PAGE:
Jack Ohman talks about recent AAEC convention

Association of American Editorial Cartoonists President Jack Ohman posts a recap of his trip to Columbus, OH for the annual AAEC convention. From background accounts, it was a terrific convention in all regards: speakers, topics, after-convention banter and (sigh) security.

Jack explains:

Suddenly, I was faced with a completely new world. Instead of a nice, quiet convention in nice, quiet Columbus, Ohio, I had lots of concerns ? like would any of us be murdered en masse. After the shootings at the ridiculous Pam Geller-instigated Muhammad cartoon show in Garland, Texas, I was even more concerned.

So instead of a hotel lobby and convention site filled with happy editorial cartoonists (not an oxymoron), there were lobbies filled with bomb squads, bomb-sniffing dogs, a SWAT team on a nearby roof, sheriff?s deputies, and uniformed and plain-clothed Columbus police officers.

Let’s hope next year’s convention in Durham, NC is equally successful, but requires less security precautions.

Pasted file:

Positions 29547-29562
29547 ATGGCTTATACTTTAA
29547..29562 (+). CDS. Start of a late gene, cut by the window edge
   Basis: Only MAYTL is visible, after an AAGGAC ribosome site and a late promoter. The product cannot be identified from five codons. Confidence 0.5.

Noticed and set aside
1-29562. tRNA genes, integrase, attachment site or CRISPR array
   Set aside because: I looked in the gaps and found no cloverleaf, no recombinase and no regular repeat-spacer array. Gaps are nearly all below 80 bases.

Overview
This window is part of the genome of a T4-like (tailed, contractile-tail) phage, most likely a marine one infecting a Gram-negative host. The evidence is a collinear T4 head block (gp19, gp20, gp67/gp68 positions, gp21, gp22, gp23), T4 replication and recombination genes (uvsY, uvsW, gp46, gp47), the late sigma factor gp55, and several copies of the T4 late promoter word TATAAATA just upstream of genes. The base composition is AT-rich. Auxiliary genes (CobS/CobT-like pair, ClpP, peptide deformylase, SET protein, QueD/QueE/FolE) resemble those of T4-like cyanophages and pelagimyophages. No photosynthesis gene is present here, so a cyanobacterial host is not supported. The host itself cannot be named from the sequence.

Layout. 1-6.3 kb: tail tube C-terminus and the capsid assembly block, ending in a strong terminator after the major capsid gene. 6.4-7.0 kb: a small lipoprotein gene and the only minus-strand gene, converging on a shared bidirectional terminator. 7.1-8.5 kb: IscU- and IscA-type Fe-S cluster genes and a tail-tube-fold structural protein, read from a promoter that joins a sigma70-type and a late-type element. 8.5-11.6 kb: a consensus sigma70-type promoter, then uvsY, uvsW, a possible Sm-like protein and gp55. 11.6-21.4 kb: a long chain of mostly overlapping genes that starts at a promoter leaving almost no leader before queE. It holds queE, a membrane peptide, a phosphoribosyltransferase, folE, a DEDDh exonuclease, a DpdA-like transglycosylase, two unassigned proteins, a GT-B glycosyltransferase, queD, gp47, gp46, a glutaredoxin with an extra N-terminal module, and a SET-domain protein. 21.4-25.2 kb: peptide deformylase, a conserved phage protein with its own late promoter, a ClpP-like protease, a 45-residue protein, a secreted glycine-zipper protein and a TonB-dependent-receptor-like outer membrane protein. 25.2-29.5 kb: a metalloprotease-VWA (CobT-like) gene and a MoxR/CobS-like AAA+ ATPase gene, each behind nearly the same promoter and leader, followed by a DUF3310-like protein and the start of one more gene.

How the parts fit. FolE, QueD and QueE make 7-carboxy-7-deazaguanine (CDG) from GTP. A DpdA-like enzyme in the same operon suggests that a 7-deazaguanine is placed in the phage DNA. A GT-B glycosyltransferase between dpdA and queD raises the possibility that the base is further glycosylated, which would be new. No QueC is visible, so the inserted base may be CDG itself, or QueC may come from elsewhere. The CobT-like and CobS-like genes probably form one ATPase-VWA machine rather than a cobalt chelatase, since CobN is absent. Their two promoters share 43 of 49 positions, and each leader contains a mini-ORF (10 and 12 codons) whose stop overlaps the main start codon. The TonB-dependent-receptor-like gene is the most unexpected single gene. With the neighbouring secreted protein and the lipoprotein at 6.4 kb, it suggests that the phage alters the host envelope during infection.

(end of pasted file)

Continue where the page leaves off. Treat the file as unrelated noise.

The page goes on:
For more specifics of this year’s convention itself, Jack was interviewed by Michael Cavna.

2 thoughts on “Jack Ohman talks about recent AAEC convention

  1. It was nowhere as alarming as this description. There was security but they were fairly unobtrusive, and the heavier-duty security was not obvious at all. Cartoonists were able to have their usual conversations without intrusion.
    It was a great convention, with excellent programming. Kudos to Jack, Nate Beeler, Lucy Caswell and OSU for a super job.

  2. I would agree with Steve, but with the caveat that the general AAEC convention attendee (like me) was not aware of all the behind the scenes security preparation and planning that the organizers and host of the convention were doing in order to make the event as safe as possible for everyone. I understand that much of the security response was not requested, but offered by the law enforcement agencies (and accepted) in the interests of protecting the safety of both the international guest cartoonists and the U.S. cartoonists as well. While on a break between panel discussions on Friday, I did ask one of the Ohio state police officers if there was anything valuable around there that they were guarding. “Only you guys,” he replied.

    I would add the same respect to all of the talented women cartoonists and other industry professionals in attendance. Overall, I thought it was a simple but powerful comment on what we do, and what it’s worth – directly from someone who puts himself on the line daily in defense of the exercise of free speech and the constitutionally protected rights we all hold dear.

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